Thousands of people in Sussex are heading for the summer sunshine. Here we consider advice from experts on making your holiday safe.

Whether you are planning to soak up the sun in Spain, go for a trek in the Himalayas or spend a week closer to home in Brighton, there are plenty of steps to take to avoid health problems.

GPs and pharmacists across the county are warning people to take the necessary precautions when taking a break.

Pharmacist Phil Stewart, from Brighton says it is vital to check whether any vaccinations are needed when going abroad.

He said: "About two thirds of holidaymakers don't get medical advice before visiting exotic locations.

"It is very important to either get expert information on the right injections or find out whether the ones you may already have had are still effective.

"There are different brands of anti-malaria tablets on the market so it is also important to make sure people get the ones that are best suited to them.

"People should look for advice on vaccinations six weeks before leaving the country and no fewer than two weeks before.

"A course of something such as anti-rabies injections can take about a month."

People are also urged to make sure they take a mosquito repellent with them. The most common mosquito-spread infection is malaria and, last year, more than 2,000 Britons contracted it.

Bad cases of travel sickness can lead to dehydration from fluid lost through vomiting.

If someone feels ill while travelling, they should try to lie down if possible and avoid reading.

There are several ranges of travel sickness tablets available and chewing crystallised ginger can also help.

Long-haul flights can increase the risk of deep vein thrombosis (DVT) where blood clots can form in a deep vein, usually in the legs.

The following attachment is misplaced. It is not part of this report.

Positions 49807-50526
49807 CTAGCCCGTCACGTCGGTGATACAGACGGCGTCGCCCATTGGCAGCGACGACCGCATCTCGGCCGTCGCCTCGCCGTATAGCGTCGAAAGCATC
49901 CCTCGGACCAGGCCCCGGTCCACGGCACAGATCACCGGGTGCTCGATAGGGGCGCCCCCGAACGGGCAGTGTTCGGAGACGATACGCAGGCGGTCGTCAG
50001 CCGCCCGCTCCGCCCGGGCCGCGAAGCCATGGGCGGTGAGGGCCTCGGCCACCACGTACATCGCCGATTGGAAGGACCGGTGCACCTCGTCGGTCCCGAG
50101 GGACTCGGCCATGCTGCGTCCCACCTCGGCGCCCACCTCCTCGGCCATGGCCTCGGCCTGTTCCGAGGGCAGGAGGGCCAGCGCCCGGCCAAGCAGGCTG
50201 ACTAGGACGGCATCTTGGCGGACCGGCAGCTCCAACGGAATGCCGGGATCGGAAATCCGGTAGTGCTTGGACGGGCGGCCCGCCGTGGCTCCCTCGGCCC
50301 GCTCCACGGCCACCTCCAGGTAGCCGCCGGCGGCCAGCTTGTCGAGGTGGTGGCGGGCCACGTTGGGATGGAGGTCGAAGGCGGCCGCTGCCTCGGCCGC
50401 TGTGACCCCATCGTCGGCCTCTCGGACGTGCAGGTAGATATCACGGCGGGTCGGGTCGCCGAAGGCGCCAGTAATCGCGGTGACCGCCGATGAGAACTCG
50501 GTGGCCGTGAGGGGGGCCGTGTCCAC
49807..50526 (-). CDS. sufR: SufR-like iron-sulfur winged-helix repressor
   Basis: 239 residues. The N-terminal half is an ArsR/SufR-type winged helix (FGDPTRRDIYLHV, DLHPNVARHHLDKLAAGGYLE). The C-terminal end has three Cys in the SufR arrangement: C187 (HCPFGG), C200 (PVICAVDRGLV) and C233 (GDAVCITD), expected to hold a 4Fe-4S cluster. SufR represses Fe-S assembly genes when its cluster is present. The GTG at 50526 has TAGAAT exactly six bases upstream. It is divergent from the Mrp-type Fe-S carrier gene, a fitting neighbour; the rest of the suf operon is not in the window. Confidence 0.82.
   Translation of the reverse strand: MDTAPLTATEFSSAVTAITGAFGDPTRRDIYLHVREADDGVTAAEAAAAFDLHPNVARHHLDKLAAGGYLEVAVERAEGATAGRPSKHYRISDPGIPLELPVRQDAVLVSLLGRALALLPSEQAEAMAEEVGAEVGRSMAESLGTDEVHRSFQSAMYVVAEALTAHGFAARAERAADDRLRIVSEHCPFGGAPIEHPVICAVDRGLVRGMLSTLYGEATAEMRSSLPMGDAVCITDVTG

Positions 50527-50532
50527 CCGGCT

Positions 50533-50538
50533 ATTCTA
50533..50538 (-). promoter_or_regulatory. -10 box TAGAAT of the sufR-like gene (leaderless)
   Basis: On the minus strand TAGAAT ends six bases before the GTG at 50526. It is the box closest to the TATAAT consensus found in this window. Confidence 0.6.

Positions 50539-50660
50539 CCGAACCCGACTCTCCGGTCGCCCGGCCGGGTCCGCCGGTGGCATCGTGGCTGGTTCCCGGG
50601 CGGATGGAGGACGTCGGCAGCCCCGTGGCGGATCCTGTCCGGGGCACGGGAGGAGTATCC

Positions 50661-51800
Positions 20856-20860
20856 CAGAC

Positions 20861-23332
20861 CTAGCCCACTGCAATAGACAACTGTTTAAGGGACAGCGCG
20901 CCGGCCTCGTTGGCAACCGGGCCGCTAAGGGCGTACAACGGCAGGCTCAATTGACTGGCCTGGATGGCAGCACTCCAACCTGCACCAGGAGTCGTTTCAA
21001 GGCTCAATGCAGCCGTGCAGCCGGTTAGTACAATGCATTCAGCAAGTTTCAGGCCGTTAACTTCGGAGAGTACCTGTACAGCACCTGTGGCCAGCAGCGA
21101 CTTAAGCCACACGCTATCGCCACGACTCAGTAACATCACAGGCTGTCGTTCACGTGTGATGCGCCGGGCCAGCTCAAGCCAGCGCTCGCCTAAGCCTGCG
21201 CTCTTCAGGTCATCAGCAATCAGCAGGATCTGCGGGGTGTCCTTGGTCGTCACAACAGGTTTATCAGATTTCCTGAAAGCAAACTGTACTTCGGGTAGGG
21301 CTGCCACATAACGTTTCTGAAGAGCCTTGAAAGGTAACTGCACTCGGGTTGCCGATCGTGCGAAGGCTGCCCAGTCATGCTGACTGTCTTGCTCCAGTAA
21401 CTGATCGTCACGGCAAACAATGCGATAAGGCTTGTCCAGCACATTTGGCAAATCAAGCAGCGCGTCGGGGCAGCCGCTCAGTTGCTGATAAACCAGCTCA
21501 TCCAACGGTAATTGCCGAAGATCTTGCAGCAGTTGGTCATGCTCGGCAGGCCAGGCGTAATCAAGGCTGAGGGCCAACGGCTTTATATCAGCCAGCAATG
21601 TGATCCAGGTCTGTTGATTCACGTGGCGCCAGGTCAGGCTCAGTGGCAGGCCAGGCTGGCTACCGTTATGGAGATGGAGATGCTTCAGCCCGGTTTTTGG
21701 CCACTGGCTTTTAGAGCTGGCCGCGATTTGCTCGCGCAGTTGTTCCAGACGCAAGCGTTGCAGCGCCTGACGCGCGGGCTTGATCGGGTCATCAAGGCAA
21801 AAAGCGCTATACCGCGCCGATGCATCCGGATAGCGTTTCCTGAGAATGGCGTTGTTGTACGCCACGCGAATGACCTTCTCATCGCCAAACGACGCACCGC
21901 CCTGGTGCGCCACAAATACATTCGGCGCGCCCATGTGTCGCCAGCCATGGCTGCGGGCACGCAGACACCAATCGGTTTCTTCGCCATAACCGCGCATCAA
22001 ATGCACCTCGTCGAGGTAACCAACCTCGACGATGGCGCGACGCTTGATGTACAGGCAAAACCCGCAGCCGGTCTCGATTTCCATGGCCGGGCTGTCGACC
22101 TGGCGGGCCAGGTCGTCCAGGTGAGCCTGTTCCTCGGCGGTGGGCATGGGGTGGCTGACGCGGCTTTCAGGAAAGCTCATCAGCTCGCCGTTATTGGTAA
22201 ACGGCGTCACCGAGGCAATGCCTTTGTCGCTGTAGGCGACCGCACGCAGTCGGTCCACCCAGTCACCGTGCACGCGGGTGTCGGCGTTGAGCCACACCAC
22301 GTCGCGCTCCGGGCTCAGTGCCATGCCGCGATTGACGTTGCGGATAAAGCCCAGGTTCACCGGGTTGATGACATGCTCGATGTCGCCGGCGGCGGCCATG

One in four cases with obvious symptoms such as calf pain result in the clot travelling to the lung which can be fatal.

Those at greatest risk include obese people, those with varicose veins and women taking the Pill.

People can keep blood circulating while sitting down by wiggling their toes and rotating their ankles. Special foot cushions can help and so can walking around for five minutes during every hour of travel.

Mr Stewart says there are also plenty of precautions to take to avoid getting an upset stomach and diarrhoea while travelling abroad.

He said: "About half of UK travellers abroad get diarrhoea and this is nearly always caused by a microbe, usually a form of E. coli, which has been transmitted through poor hygiene.

"If possible, people should always used boiled or purified water, even for ice cubes or when cleaning their teeth.

"They should also avoid green salads and ensure all fruit is peeled."

Treatments include anti-diarrhoea tablets, indigestion remedies and rehydration formulas.

These are very important, especially if a child or elderly person becomes ill. The body needs fluid, salts and minerals to function properly. Loss of water and salts in vulnerable people can lead to death if left untreated.

Cancer Research UK says more than 5,000 Britons are diagnosed with malignant melanoma each year, two in every 100 cancers.

People are particularly vulnerable if they have fair skin and blue eyes, have a tendency to freckle and have lots of moles.

Those who burn easily and have been badly sunburned in the past five years should also be careful.

Experts suggest people should cover up between 11am and 3pm, wear a sun hat and apply sunscreen of at least factor 15 every two hours. People should also drink plenty of water or fruit juice but try and avoid alcohol and caffeine which are dehydrating.

Closer to home, people are also being urged to take extra care if they are planning a barbecue. Cooks tend to be more lax on hygiene when they are preparing barbecued food.

The Food Standards Agency says people should wait until charcoal is glowing before cooking, keep meat in the fridge until it is ready to cook and turn food regularly.

It is important to use separate utensils for raw meat and cooked foods and to cook meat thoroughly, possibly pre-cooking it indoors before finishing it outside.